21. Boolean Operator Precedence 1. Parentheses 2. NOT 3. AND 4. OR • The order of evaluation in a Boolean expression is: • Example: F = A(B + C)(C + D)

  22. Boolean Algebraic Manipulation Fig. 2-4

  23. Boolean Algebraic Manipulation • AB + AC + BC = AB + AC (Consensus Theorem) Proof Steps Justification (identity or theorem) AB + AC + BC = AB + AC + 1 · BC ? = AB +AC + (A + A) · BC ? = What is the duality?

  24. Example: Complementing Function • By DeMorgan’s Theorem (Example 2-2) • By duality (Example 2-3)

  25. 2-3 Canonical Forms • It is useful to specify Boolean functions in a form that: • Allows comparison for equality. • Has a correspondence to the truth tables • Canonical Forms in common usage: • Sum of Minterms (SOM) • Product of Maxterms (POM)

  26. Minterms XY X Y X Y • Minterms are AND terms with every variable present in either true or complemented form. • Given that each binary variable may appear normal (e.g., x) or complemented (e.g., ), there are 2n minterms for n variables. • Example: Two variables (X and Y)produce2 x 2 = 4 combinations: (both normal) (X normal, Y complemented) (X complemented, Y normal) (both complemented) • Thus there are four minterms of two variables. x X Y

  27. Maxterms + X Y + X Y + X Y + X Y • Maxterms are OR terms with every variable in true or complemented form. • Given that each binary variable may appear normal (e.g., x) or complemented (e.g., x), there are 2n maxterms for n variables. • Example: Two variables (X and Y) produce2 x 2 = 4 combinations: (both normal) (x normal, y complemented) (x complemented, y normal) (both complemented)

  28. Maxterms and Minterms • Examples: Two variable minterms and maxterms. • The index above is important for describing which variables in the terms are true and which are complemented.

  29. Minterms for three variables

  30. Maxterms for three variables

  31. Minterm and Maxterm Relationship = m M = M m i i i i • Review: DeMorgan's Theorem and • Two-variable example: and Thus M2 is the complement of m2 and vice-versa. • Since DeMorgan's Theorem holds for n variables, the above holds for terms of n variables • giving: and Thus Mi is the complement of mi. + = × = + x y x y x · y x y = = + m x· y M x y 2 2

  32. Function Tables for Both x y m m m m x y M M M M 0 1 2 3 0 1 2 3 0 0 1 0 0 0 0 0 0 1 1 1 0 1 0 1 0 0 0 1 1 0 1 1 1 0 0 0 1 0 1 0 1 1 0 1 1 1 0 0 0 1 1 1 1 1 1 0 • Minterms of Maxterms of 2 variables 2 variables • Each column in the maxterm function table is the complement of the column in the minterm function table since Mi is the complement of mi.

  33. Observations • In the function tables: • Each minterm has one and only one 1 present in the 2n terms (a minimum of 1s). All other entries are 0. • Each maxterm has one and only one 0 present in the 2n terms All other entries are 1 (a maximum of 1s). • We can implement any function by "ORing" the minterms corresponding to "1" entries in the function table. These are called the minterms of the function. • We can implement any function by "ANDing" the maxterms corresponding to "0" entries in the function table. These are called the maxterms of the function. • This gives us two canonical forms: • Sum of Minterms (SOM) • Product of Maxterms (POM) for stating any Boolean function.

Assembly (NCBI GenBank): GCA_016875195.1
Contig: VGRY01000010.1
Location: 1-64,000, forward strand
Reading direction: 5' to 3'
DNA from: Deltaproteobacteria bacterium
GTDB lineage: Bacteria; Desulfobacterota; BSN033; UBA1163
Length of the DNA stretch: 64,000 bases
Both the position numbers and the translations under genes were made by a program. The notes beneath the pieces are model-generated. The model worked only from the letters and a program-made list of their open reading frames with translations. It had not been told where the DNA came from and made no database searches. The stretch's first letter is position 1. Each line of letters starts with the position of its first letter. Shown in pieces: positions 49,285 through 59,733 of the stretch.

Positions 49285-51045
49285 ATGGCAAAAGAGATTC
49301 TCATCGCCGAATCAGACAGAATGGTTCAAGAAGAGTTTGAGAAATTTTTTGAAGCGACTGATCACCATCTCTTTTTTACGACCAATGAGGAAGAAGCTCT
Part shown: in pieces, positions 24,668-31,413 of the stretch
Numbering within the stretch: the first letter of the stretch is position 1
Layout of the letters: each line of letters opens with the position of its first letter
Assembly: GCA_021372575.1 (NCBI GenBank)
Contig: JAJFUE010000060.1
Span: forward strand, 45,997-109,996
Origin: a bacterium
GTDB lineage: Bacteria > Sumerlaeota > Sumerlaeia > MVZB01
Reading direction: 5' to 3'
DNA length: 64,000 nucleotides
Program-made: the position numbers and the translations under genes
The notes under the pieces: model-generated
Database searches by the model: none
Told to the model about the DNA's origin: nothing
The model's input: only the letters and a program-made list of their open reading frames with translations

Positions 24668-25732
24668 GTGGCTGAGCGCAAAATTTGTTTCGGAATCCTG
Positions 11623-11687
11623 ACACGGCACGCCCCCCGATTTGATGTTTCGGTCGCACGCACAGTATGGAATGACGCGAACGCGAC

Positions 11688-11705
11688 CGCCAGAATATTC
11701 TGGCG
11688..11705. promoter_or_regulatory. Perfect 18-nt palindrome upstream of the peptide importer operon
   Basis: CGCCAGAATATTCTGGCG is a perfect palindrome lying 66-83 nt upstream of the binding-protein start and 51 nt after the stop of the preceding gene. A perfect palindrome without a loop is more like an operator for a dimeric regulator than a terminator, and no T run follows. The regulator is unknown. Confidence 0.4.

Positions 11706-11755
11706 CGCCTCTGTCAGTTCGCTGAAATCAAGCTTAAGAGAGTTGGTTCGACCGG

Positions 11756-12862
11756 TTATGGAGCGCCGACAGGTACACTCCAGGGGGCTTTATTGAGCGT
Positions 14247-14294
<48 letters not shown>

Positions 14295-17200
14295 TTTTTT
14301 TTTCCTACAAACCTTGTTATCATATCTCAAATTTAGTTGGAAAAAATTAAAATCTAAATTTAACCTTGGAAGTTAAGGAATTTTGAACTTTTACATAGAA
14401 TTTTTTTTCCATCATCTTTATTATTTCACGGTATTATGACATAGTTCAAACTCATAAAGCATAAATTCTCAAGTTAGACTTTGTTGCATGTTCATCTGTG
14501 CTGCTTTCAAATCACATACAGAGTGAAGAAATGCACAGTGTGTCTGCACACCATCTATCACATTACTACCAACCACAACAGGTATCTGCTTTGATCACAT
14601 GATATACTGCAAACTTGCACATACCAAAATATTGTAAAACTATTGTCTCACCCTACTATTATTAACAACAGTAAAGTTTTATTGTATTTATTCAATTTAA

34. Conversion of Minterm and Maxterm

  35. Conversion of Minterm and Maxterm

  36. Canonical Sum of Minterms + v v = + f x x y • Any Boolean function can be expressed as a Sum of Minterms. • For the function table, the minterms used are the terms corresponding to the 1's • For expressions, expand all terms first to explicitly list all minterms. Do this by “ANDing” any term missing a variable v with a term ( ). • Example: Implement as a sum of minterms. First expand terms: Then distribute terms: Express as sum of minterms: f = m3 + m2 + m0 = + + f x ( y y ) x y = + + f xy x y x y

  37. Another SOM Example Expand by using truth table According to truth table Table 2-8,

  38. Standard Sum-of-Products (SOP) • A sum of minterms form for n variables can be written down directly from a truth table. • Implementation of this form is a two-level network of gates such that: • The first level consists of n-input AND gates, and • The second level is a single OR gate (with fewer than 2n inputs). • This form often can be simplified so that the corresponding circuit is simpler.

  39. Standard Sum-of-Products (SOP) Example: Fig. 2-5 • a two-level implementation/two-level circuit Product-of-Sums (POS): What’s the implementation?

  40. Convert non-SOP expression to SOP expression • The decision whether to use a two-level or multiple-level implementation is complex. • no. of gates • No. of gate inputs • amount of time delay

  41. Simplification of two-level implementation of SOP expression • The two implementations for F are shown below – it is quite apparent which is simpler!

  42. SOP and POS Observations • The previous examples show that: • Canonical Forms (Sum-of-minterms, Product-of-Maxterms), or other standard forms (SOP, POS) differ in complexity • Boolean algebra can be used to manipulate equations into simpler forms. • Simpler equations lead to simpler two-level implementations • Questions: • How can we attain a “simplest” expression? • Is there only one minimum cost circuit? • The next part will deal with these issues.